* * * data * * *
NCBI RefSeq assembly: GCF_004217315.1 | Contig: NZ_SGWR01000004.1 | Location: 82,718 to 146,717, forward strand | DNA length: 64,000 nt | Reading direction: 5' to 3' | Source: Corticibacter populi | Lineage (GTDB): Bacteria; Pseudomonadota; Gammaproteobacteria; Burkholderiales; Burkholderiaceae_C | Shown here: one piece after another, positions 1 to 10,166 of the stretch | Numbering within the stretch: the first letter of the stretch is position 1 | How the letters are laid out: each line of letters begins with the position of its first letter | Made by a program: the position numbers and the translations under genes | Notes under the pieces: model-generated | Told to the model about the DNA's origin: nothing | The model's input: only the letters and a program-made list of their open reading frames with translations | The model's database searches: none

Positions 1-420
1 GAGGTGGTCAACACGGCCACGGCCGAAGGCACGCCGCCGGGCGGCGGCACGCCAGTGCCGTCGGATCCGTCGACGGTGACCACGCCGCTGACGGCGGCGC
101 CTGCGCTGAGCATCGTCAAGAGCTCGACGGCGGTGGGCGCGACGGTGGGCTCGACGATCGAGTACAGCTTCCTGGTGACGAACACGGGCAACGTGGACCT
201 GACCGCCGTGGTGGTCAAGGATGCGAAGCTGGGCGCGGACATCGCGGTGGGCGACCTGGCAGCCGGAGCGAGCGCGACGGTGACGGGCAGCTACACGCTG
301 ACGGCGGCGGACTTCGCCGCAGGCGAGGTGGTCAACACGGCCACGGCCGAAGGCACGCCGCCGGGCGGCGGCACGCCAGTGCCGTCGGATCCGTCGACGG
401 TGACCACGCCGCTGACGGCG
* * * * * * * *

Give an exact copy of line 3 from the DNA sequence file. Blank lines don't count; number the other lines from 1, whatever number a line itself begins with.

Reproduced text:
1 GAGGTGGTCAACACGGCCACGGCCGAAGGCACGCCGCCGGGCGGCGGCACGCCAGTGCCGTCGGATCCGTCGACGGTGACCACGCCGCTGACGGCGGCGC